What is the origin of the RAG2-GFP–expressing cells that accumulate in the spleen after immunization? Immature B cells are thought to be produced by the bone marrow at a steady rate of 1–2 × 107/d, and homeostasis maintained by selecting a variable fraction of these cells into the long-lived B cell compartment 28,29,30,31,32,33. However, our experiments suggest that the increase in RAG2-GFP–expressing B cells found in the spleen after immunization is due to an increase in immature B cell production and export 12 d after initial suppression of B lymphopoiesis by adjuvant. This rebound effect resembles the increase in immature B cell production and emigration from the bone marrow found 12–14 d after sublethal irradiation 17 and differs from the augmentation of pre-B cell production observed 4 d after injection with sheep RBCs 34. We conclude that, like irradiation, adjuvants and infection affect lymphopoiesis and alter the rates of immature B cell production and export from the bone marrow.
Transient suppression of B and T lymphopoiesis has been reported during infection with LCMV and after IFN injection, but these agents produced a more general suppression of hematopoiesis not found with adjuvant injection 22,35. In LMCV infection, bone marrow suppression is mediated by type I IFNs 22, but neither type I IFNs, nor STAT1, nor TNF were essential for the effect produced by alum injection.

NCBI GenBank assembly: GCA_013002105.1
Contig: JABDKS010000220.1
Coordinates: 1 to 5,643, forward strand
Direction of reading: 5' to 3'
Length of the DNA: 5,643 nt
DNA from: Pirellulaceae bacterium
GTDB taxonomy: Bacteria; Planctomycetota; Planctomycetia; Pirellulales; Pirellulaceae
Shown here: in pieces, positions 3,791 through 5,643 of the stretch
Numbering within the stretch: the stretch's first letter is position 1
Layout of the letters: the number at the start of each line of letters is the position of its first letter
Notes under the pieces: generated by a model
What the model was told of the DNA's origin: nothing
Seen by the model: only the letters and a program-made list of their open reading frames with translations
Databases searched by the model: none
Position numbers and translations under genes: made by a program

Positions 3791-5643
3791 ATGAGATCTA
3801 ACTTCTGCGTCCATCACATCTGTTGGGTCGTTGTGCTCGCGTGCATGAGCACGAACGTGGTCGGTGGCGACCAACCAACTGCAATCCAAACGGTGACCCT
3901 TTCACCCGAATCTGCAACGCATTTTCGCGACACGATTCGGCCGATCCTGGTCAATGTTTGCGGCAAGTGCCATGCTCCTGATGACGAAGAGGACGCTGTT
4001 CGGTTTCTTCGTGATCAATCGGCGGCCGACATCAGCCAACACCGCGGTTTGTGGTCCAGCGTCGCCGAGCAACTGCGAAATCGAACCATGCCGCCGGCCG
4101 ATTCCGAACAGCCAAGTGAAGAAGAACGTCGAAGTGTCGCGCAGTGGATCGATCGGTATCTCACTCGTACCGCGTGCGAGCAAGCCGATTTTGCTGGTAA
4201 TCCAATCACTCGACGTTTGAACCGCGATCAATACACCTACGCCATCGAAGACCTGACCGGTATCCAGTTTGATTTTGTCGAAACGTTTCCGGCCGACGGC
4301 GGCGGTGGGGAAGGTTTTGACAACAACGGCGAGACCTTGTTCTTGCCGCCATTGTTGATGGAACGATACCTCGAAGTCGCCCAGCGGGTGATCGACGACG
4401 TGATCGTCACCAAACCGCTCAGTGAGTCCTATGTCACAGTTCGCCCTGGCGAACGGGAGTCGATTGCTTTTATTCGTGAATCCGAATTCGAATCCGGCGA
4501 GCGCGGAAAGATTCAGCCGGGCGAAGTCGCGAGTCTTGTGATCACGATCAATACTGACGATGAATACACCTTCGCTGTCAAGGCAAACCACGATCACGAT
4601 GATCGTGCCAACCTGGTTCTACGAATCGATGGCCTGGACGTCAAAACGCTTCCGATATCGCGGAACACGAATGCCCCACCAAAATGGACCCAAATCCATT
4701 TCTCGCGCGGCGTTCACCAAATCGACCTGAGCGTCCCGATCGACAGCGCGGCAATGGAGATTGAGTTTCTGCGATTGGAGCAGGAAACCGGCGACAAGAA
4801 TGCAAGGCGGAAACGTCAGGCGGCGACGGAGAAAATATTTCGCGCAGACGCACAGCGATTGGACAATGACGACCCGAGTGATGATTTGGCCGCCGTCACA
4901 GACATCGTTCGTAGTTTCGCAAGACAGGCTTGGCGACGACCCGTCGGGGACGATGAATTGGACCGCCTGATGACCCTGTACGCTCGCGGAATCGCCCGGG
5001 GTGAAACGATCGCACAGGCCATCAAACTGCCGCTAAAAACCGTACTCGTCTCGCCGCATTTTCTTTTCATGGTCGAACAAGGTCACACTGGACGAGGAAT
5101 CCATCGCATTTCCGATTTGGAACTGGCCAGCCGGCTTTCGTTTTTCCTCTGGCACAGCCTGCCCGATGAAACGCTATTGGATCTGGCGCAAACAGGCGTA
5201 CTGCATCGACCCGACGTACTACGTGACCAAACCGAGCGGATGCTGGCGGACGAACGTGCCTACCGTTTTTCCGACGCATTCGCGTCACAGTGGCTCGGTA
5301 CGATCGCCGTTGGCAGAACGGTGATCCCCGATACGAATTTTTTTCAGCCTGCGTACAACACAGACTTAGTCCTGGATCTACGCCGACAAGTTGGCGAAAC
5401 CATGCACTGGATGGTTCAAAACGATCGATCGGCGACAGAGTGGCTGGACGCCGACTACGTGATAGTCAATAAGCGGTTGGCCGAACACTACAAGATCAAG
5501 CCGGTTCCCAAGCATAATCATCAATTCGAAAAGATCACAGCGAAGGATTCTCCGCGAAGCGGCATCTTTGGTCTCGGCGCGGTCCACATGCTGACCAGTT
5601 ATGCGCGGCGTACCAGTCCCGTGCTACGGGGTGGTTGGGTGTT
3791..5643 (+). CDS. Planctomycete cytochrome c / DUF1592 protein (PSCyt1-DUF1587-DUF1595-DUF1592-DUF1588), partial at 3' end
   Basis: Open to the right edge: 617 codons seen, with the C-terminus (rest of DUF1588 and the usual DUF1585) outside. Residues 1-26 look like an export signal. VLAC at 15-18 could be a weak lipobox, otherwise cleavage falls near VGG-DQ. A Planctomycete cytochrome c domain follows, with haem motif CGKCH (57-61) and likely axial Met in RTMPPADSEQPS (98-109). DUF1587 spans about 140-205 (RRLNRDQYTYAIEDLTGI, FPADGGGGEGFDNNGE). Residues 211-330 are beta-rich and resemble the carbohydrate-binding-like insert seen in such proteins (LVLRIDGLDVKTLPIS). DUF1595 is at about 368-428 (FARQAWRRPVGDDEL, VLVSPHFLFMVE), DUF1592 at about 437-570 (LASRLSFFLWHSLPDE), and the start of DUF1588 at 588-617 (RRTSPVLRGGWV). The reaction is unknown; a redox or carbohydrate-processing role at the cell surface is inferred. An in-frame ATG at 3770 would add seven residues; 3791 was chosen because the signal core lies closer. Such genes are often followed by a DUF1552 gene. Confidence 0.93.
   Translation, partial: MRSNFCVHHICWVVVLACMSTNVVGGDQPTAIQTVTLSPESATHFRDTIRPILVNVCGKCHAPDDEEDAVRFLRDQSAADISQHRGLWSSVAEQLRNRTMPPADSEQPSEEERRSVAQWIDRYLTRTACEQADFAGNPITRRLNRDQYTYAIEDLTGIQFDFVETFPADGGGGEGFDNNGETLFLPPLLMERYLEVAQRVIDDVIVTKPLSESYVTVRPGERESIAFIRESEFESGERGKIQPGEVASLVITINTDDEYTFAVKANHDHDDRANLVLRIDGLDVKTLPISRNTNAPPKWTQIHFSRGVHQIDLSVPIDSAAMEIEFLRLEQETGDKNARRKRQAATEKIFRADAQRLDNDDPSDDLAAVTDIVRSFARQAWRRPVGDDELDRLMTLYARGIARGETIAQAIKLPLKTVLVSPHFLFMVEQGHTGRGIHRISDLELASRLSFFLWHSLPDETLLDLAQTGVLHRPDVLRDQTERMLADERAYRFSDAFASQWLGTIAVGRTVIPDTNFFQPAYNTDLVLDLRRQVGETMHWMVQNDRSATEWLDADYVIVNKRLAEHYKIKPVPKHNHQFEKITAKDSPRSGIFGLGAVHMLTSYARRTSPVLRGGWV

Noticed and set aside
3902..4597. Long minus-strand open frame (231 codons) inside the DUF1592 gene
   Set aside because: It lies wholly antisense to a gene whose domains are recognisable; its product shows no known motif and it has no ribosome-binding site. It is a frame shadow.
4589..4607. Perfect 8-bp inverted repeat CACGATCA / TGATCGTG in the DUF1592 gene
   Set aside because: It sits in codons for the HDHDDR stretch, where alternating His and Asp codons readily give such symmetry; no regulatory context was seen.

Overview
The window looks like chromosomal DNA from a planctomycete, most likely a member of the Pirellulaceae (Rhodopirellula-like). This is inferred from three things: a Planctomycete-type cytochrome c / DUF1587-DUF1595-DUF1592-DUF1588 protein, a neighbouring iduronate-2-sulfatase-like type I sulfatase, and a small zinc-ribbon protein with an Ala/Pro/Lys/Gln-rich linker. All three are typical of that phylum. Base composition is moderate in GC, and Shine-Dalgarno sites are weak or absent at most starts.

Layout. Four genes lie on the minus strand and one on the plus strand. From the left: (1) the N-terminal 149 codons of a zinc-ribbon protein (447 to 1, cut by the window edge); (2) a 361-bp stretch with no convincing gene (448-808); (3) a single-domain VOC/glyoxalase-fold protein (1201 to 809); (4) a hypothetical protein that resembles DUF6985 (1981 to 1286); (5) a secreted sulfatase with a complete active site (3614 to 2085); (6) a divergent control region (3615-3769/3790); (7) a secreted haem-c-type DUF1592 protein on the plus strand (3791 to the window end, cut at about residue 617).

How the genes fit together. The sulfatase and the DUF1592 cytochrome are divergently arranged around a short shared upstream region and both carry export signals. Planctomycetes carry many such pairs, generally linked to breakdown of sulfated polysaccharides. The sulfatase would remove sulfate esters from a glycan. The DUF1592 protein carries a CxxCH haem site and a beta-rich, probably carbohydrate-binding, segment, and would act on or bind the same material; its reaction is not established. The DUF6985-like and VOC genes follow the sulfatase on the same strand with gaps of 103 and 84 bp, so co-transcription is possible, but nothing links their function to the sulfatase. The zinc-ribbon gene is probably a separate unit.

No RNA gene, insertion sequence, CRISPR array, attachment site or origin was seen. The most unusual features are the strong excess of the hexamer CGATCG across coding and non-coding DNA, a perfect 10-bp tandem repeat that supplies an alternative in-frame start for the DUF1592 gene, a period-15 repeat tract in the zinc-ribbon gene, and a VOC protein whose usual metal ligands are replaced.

What is the significance of altering lymphopoiesis after administration of adjuvant or during infection? Alterations in lymphopoiesis could be limited to malaria and LCMV, and to administration of CFA or alum, and therefore have little physiological significance. However, the documented suppressive effects of inflammatory cytokines, IFNs, and TNF on lymphopoiesis 36,37,38,39 suggest that any infectious or inflammatory agent that significantly increases the production of these cytokines and possibly other such effectors may alter lymphopoiesis. Therefore, subsets of T and B cells recently exported from the bone marrow or thymus may resemble myeloid cells, which display well-characterized shifts during infection and inflammation. Such shifts in the composition of the lymphocyte populations might change the outcome of immune responses. In particular, immature B cells recently emigrating from the bone marrow are highly susceptible to tolerance and less likely to enter the memory pool 40,41,42,43,44,45. Thus, decreasing the number of such cells exported in acute infection may protect against tolerance and indirectly enhance B cell memory.
We thank Dr. Ruth S. Nussenzweig and members of the M.C. Nussenzweig laboratory for comments on the manuscript and helpful discussions, Dr. David E. Levy for providing type I IFNR−/− and STAT1−/− mice, and Dr. Michael W. Marino for TNF−/− mice.
This work was supported by grants from the National Institutes of Health to M.C. Nussenzweig and to M. Tsuji (AI40656 and AI33890). M.C. Nussenzweig is an Investigator in the Howard Hughes Medical Institute.
Abbreviations used in this paper: APC, allophycocyanin; B6, C57BL/6; CGG, chicken gamma globulin; GC, germinal center; GFP, green fluorescent protein; HSA, heat-stable antigen; LCMV, lymphocytic choriomeningitis virus; NP, (4-hydroxy-3-nitrophenyl) acetyl; PRBC, parasite-infected BALB/c red blood cell; RAG, recombination activating gene; RT, reverse transcription; STAT, signal transducer and activator of transcription.